A runny nose is a common symptom that we all experience several times in life with infections like the cold, irritation from airborne irritants like smoke and with allergies triggered by exposure to dust and pollen. Although we expect to have a running nose for a short period of time, there are cases where the mucus is excessive. It can reach a point where mucus is dripping continuously out of the nose and may lead to even weeks of discomfort.
In some cases the dripping from the nose is not mucus. Instead it may be fluid from around the brain which enters the nose. This can occur when there is a severe head injury and should be taken seriously as it may lead to life threatening complications.
Reasons for Dripping Mucus from the Nose
The inner lining of the nose is made up of epithelium known as the nasal mucosa. It has many small glands that produce mucus. Even when your nose is dry, these glands are secreting mucus but in small quantities. This mucus is necessary for good nasal health as it plays several important roles in the nasal cavity.
The mucus moisturizes the nasal lining which would otherwise quickly dry up due to the air moving through the nose. It also helps to trap dust and microbes so that it does not each the lower airways and lungs. When this mucus hardens along with the dust, microbes and dead skin cells, it forms small hard masses which we often refer to ‘boogers’. This is normal for nasal secretions.
Read more on nasal mucus.
When the lining of the nose becomes irritated then the small mucus-producing cells within it become overactive. As a result it releases extra mucus which is often thin. However, it can sometimes be thick and the color may vary from clear to white, yellow, brown and even green. There may even be blood from the nose. This excessive mucus and unusual colors may all be signs of some underlying nasal condition.
Dripping Nose and Other Symptoms
A runny nose or dripping nose is a symptom of some various nasal diseases. It is known as rhinorrhea and is often accompanied by other nasal symptoms like:
- Nasal pain and/or burning
- Itching of the nose
- Diminished sense of smell
In addition it may be accompanied by symptoms like fever, malaise, headache, watery eyes, redness of the eyes, sore throat and a cough among a host of other symptoms depending on the underlying cause.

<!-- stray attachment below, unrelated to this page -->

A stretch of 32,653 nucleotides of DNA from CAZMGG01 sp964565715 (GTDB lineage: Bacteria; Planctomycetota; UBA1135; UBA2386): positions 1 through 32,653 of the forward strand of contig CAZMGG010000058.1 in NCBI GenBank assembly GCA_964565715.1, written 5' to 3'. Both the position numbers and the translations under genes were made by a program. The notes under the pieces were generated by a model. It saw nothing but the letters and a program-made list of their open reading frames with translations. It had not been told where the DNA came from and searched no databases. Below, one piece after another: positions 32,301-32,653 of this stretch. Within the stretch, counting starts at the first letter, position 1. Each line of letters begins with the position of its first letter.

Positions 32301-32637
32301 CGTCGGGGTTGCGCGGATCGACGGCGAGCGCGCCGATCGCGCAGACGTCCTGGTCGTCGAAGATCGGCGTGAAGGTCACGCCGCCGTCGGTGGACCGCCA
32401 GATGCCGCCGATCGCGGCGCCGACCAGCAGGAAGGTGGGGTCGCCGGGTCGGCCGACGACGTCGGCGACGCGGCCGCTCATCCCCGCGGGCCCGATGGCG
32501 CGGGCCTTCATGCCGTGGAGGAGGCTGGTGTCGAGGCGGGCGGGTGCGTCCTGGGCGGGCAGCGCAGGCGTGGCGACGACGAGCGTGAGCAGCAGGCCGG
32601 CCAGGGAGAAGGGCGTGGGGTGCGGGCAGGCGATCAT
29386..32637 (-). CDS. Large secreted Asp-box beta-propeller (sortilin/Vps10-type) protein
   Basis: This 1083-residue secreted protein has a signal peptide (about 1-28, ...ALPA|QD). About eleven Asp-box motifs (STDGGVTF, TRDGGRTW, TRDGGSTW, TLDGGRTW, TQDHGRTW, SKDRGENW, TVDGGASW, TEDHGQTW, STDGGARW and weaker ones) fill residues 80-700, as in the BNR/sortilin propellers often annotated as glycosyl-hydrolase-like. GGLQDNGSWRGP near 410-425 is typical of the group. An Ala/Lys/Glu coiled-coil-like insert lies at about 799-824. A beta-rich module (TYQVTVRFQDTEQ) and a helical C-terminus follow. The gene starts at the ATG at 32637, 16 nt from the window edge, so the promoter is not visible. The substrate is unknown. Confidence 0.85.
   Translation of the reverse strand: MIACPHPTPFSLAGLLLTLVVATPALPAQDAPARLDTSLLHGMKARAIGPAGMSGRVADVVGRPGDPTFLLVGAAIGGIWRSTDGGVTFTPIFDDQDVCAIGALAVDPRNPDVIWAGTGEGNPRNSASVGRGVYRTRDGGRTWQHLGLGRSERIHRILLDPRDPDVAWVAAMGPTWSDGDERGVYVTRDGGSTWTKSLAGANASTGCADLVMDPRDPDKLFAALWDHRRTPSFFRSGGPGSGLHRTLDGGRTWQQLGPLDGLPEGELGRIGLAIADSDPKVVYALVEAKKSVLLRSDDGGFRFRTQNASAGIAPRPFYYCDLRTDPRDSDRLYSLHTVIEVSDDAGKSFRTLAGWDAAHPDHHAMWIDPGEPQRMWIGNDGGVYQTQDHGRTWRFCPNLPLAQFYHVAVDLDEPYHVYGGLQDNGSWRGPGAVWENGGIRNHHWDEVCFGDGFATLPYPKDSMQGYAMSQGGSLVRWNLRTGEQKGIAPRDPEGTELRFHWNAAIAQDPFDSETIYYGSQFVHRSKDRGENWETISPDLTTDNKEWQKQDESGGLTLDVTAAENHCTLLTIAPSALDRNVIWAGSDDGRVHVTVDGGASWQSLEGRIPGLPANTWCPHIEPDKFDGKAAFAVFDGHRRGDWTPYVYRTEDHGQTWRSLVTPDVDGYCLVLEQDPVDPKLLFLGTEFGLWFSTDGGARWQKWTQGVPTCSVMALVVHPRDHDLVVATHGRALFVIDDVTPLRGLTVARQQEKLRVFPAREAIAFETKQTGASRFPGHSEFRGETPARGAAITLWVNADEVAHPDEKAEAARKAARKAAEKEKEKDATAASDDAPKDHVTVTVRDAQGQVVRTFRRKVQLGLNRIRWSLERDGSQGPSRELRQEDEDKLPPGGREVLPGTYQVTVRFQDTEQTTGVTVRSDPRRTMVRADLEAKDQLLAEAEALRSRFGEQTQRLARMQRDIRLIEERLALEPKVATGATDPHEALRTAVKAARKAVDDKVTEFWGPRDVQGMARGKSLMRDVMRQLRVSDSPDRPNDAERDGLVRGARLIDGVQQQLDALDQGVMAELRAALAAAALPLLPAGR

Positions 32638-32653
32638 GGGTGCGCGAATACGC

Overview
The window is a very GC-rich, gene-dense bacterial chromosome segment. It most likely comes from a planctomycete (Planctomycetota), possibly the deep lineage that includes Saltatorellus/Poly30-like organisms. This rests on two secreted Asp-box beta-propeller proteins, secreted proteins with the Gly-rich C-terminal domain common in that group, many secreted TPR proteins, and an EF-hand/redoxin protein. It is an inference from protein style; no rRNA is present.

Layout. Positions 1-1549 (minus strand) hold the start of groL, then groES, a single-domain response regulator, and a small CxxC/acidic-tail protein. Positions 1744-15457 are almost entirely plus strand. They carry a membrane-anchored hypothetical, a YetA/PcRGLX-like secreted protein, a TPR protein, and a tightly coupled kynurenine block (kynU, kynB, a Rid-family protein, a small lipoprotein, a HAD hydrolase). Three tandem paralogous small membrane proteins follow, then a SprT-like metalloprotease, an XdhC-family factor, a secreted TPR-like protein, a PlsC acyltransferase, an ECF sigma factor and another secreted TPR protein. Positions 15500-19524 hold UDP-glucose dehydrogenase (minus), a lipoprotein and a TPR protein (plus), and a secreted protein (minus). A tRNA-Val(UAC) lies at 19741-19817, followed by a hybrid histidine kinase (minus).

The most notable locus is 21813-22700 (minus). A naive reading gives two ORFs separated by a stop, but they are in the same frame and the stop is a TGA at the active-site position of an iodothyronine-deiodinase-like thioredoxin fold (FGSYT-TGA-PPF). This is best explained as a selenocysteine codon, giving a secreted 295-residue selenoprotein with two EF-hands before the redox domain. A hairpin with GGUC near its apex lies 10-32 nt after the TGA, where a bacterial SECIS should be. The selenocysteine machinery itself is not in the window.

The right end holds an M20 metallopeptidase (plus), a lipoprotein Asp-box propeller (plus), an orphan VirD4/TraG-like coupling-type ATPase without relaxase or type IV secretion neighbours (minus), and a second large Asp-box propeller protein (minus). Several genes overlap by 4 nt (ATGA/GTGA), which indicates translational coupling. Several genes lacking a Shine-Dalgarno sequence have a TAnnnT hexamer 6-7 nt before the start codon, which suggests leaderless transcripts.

The color of the mucus may also indicate a possible cause of nasal inflammation. White and yellow mucus tends to occur with infections or prolonged inflammation due to other causes. Green mucus is usually an indication of chronic inflammation. Blood is a sign of trauma or a severe infection.
Causes of Dripping Nose
There are several possible causes of a dripping nose. Most have the same effect on the nasal lining, causing it to become inflamed. This inflammation of the nasal lining is known as rhinitis and if it involves the sinuses then it is known as sinusitis. Both usually occur together which is known as rhinosinusitis.
Injury to the nose is one possible cause of dripping nasal mucus. It may involve mechanical injury like a blow to the nose, with vigorous picking of the nose and sniffing tobacco. Sometimes it can occur with chemicals like when chlorine enters the nose during swimming in a pool. Any type of injury can lead to inflammation of the nasal mucosa with symptoms like a runny or dripping nose arising.
Infections are another common cause of a dripping nose. It is often due to viruses like the common cold and respiratory syncytial virus particularly in children. At other times it can be bacterial in nature especially with acute bacterial sinusitis. Less commonly, fungi can infect the nose and paranasal sinuses as well and tend to cause chronic infections.
Nasal irritation may be caused by a number of different substances, particularly with environmental toxins like smoke, smog, pesticides and other substances. It affects most people irrespective of individual allergies. The irritation to the nasal mucosa usually only lasts for as long as the irritant is present.
Allergies are an abnormal immune response to harmless substances. It only affects some people who have immune hypersensitivity. A common allergic nose condition is allergic rhinitis. Most cases of allergic rhinitis only occur at certain times of the year is referred to as hay fever. Nasal allergies commonly react to dust, pollen and animal fur/hair.
Read more on allergic rhinitis.
Acid reflux is another common but often overlooked cause of nasal irritation. Sometimes reflux can be so severe that the acid may reach the nose, especially when lying flat. Since acid is highly corrosive, it can irritate and even damage the nasal lining. As a result it may lead to inflammation of the nasal mucosa with excess mucus being secreted.
A foreign body in the nose is a common problem in young children where tiny objects like balls and beads may be inserted into the nose. Sometimes these objects may become trapped in the nasal cavity. This not only obstructs the nasal passages but may irritate it and lead to symptoms like a runny nose.
A number of drugs can affect the nasal mucosa and lead to symptoms like a runny nose. However, one group of drugs that may specifically trigger rhinitis are the drugs that may be used to treat it, such as corticosteroid sprays and nasal decongestants. If used excessively or for a prolonged period of time then it can cause rebound rhinitis.
Another possible cause of a dripping nose is an a traumatic head injury where the bone that separates the nose from the cranial cavity (where the brain is housed) is ruptured. The fluid that surrounds the brain (cerebrospinal fluid) may then leak into the nasal cavity and drips out of the nose. The dripping in this case is not due to nasal mucus. The condition is known as CSF rhinorrhea.